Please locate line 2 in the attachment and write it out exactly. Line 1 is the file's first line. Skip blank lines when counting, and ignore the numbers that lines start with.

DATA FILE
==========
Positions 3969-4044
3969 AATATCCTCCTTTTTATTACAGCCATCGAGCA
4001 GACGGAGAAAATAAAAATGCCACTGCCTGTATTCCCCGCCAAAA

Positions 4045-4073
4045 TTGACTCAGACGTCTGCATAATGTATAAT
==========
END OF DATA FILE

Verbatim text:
3969 AATATCCTCCTTTTTATTACAGCCATCGAGCA